Körgull The Exterminator - Official Website

Reborn From The Ashes

Spain Country of Origin: Spain

Reborn From The Ashes
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Buy on: Bandcamp
Type: Full-Length
Release Date: November 27th, 2015
Genre: Black, Thrash
1. The Rebirth (Intro)
2. Reborn From The Ashes
3. Traitor's Gate
4. Hatred Rules Again
5. The Stalker
6. Warriors Of The Night
7. Wolf Of The Battlefield
8. Hellstar
9. Hellish Onslaught
10. Take This Torch (Razor Cover)
11. Addicted To Madness

Review by Felix on September 24, 2023.

"We are Körgull The Exterminator... ...and We are here to Stay!!!!" - this is what the constantly angry band tells us in the booklet of the new album. Well, staying alive is no value in itself. If you do not share this point of view, listen to the fantastic "Defenders of the Faith" - and then take a close look at the average quality of the products of Judas Priest during the last thirty years. Indeed, the Priests are still alive, but their miserable condition cannot be overlooked. Thus, I am glad that this review is not about an album of the comatose Grandfathers from Britain. We are talking about Körgull and they have always been a very predictable partner for their maniacs up till now. Unfortunately, their image gets first cracks in view of the material of "Reborn from the Ashes", because the band makes a serious mistake. Admittedly, "Hatred Rules Again" is a strong number. It shows the typical formula of Körgull's best tunes, because it mixes a drilling riff with fanatic power and a tiny pinch of melody. But this song has already been published on their split with Akerbeltz. To re-release this piece is nothing else but a slap in the face of their most loyal fans, who bought the crudely formatted split while hoping they get exclusive tunes. I don't want to hide the fact that the song appears in a slightly modified form. But come on, who has missed another version of this track?

Apart from this shortcoming, the new album holds another negative surprise. Körgull have lost a certain quantum of their previous insanity. They are still heavier than the largest part of their competitors. But the album does not achieve the level of intensity that "War of the Voivodes" and "Metal Fist Destroyer" reached with great ease. A song like "The Stalker" starts with a riff that Lemmy forgot to present under the banner of Motörhead. The number emanates a dirty rock'n roll feeling, before a break at 1:40 gives way to a more chaotic part. The song cannot be dismissed as irrelevant or useless. But it is not the kind of sonic grenade that makes your blood runs cold and the specific cruelty of Körgull does not show up in its full glory. Rather, they sound like Killer from Belgium after 72 hours without sleep. Anyway, the Spanish horde does not only worship Lemmy. The cover version of Razor's debut classic "Take this Torch" proves the good taste of the band, albeit I am no big fan of cover versions. Finally, it goes without saying, that Voivod is the greatest influence. Roughly 40 seconds of "Traitor's Gate", beginning at 1:27, seem to be stolen from previously unknown leftovers of the "Killing Technology" recording session. The order of the blackguards is still alive!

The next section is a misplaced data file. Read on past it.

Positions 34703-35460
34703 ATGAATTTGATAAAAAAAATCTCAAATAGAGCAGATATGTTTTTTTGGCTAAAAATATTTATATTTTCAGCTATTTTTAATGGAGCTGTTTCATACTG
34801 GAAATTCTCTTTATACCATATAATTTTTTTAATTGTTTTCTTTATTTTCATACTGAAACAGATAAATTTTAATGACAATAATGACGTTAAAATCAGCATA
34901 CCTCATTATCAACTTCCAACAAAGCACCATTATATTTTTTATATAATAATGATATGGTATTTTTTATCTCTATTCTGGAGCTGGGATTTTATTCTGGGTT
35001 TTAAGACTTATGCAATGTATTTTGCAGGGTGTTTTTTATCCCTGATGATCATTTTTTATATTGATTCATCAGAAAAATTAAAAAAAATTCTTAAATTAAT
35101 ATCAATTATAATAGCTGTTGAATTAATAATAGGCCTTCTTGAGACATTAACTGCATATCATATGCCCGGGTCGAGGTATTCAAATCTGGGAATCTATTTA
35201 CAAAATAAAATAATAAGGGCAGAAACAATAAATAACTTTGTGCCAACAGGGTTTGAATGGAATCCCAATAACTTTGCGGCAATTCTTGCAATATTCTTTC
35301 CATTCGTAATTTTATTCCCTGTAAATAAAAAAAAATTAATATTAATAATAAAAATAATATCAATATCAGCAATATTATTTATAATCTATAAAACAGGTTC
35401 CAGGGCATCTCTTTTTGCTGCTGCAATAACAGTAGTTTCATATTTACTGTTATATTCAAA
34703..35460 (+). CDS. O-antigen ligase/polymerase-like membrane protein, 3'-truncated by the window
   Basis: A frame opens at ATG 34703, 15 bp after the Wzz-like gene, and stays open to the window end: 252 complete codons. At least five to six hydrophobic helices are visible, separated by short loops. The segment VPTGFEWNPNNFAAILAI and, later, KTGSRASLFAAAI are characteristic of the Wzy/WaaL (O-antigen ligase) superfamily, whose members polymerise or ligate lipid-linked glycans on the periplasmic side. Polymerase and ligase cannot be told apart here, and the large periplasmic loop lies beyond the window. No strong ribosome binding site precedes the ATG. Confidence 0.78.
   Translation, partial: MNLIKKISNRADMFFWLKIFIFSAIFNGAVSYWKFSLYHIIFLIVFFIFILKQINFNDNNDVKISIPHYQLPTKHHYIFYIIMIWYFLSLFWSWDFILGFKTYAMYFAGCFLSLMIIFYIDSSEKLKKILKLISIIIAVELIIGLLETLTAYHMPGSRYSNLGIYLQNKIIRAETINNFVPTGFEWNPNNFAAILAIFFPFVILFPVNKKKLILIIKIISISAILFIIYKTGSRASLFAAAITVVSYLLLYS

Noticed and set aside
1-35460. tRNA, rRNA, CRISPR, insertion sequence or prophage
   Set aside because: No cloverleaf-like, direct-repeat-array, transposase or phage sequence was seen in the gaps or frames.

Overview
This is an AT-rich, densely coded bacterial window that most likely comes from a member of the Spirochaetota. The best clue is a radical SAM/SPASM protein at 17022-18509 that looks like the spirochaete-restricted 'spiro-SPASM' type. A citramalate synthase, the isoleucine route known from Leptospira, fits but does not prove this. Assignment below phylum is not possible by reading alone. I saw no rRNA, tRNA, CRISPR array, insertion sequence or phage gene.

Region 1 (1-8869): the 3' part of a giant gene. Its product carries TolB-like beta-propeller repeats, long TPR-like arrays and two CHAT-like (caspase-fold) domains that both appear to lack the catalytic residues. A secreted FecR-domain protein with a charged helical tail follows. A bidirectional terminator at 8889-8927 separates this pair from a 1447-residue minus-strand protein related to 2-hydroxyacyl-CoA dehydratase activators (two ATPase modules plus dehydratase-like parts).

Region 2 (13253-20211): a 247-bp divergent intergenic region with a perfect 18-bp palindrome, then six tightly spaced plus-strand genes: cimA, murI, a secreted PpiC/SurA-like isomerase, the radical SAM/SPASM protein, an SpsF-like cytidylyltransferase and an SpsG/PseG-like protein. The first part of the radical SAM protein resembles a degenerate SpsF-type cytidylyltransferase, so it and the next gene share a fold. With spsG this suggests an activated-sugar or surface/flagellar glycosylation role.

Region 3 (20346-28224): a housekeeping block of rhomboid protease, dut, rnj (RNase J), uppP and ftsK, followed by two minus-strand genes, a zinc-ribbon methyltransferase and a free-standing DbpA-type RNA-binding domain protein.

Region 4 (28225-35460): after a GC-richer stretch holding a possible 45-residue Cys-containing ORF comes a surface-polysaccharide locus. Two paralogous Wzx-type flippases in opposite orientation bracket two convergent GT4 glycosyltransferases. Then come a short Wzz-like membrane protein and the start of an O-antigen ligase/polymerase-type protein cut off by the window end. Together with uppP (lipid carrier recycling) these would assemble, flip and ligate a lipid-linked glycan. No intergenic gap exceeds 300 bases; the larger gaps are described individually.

The song material delivers some highlights. The mixture of a concise riff and rushing high speed parts ennobles the title track. Beats of a timpanist make me think of Celtic Frost, although the hectic "Warriors of the Night" has nothing in common with the Swiss revolutionists. "Wall of the Battlefield" shines with a casual riff without neglecting the necessary degree of hostility. But all in all, the quality of the songs is slightly weaker than it was on the preceding works and the production fails to push the tracks on the next level. Nevertheless, the merciless brutality of the death thrash squadron cannot be completely suppressed. Inter alia the demonic parts of "Hellish Onslaught" leave no doubt that the maniacs of Körgull are still immune against any form of effeminacy. For example, Lillith, the female force at the mic, sounds angry as always and I am sure that a kiss of her is as sweet as a kick in the balls. However, Körgull the Exterminator have released a violent fourth album with little blemishes. Music is naturally always a matter of taste, but the recycling of previously released songs must generally be branded as an objective disadvantage. I hope that they will never fool their most enthusiastic fans again. Otherwise it would be difficult for unforgiving dudes like me to stay loyal.

Rating: 7.5 out of 10